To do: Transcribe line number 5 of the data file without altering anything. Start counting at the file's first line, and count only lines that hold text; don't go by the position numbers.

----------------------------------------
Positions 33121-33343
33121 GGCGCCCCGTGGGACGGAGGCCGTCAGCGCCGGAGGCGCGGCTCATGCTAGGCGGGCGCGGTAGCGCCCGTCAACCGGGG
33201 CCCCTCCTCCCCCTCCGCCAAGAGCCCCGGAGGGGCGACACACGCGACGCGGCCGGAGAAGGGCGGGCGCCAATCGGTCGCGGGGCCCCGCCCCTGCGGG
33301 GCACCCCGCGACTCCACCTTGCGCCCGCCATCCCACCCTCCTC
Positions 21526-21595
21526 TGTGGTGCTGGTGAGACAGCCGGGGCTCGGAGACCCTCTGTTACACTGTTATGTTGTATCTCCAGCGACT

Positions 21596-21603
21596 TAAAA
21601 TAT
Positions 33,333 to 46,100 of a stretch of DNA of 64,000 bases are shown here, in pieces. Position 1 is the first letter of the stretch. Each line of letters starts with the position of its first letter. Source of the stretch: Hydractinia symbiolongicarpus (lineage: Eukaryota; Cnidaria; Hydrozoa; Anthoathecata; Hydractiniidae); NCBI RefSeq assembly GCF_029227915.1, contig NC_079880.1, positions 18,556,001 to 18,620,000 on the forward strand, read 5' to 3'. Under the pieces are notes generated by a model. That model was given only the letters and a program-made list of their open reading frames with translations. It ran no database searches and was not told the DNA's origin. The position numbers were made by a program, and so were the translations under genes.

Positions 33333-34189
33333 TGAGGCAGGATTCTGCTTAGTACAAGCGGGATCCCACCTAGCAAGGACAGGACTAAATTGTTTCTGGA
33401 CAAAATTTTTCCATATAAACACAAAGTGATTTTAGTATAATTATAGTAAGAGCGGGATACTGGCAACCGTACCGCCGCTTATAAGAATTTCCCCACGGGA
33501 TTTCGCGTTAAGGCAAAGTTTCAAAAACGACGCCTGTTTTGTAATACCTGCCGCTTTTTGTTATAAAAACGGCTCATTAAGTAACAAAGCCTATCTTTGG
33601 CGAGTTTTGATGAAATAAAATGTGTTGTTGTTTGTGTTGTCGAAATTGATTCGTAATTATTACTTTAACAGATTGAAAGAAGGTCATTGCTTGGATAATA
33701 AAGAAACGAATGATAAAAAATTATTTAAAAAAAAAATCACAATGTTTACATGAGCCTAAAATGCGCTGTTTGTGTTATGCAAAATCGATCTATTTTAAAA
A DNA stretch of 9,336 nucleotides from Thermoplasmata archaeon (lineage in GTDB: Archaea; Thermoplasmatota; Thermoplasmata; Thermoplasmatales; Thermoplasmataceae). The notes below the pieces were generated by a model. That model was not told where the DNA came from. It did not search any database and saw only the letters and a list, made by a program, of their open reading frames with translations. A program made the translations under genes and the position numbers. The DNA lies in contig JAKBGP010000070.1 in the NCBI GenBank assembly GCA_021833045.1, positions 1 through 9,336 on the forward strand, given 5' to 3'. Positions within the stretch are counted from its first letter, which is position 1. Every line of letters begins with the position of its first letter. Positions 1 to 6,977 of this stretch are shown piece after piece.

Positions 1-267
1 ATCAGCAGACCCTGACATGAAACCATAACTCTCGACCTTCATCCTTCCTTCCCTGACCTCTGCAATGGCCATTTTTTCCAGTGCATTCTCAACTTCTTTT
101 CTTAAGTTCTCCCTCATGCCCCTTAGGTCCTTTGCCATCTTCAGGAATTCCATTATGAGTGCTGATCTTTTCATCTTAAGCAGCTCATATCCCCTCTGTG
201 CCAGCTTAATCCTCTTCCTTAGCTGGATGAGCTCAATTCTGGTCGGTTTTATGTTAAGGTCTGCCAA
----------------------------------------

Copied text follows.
Positions 21526-21595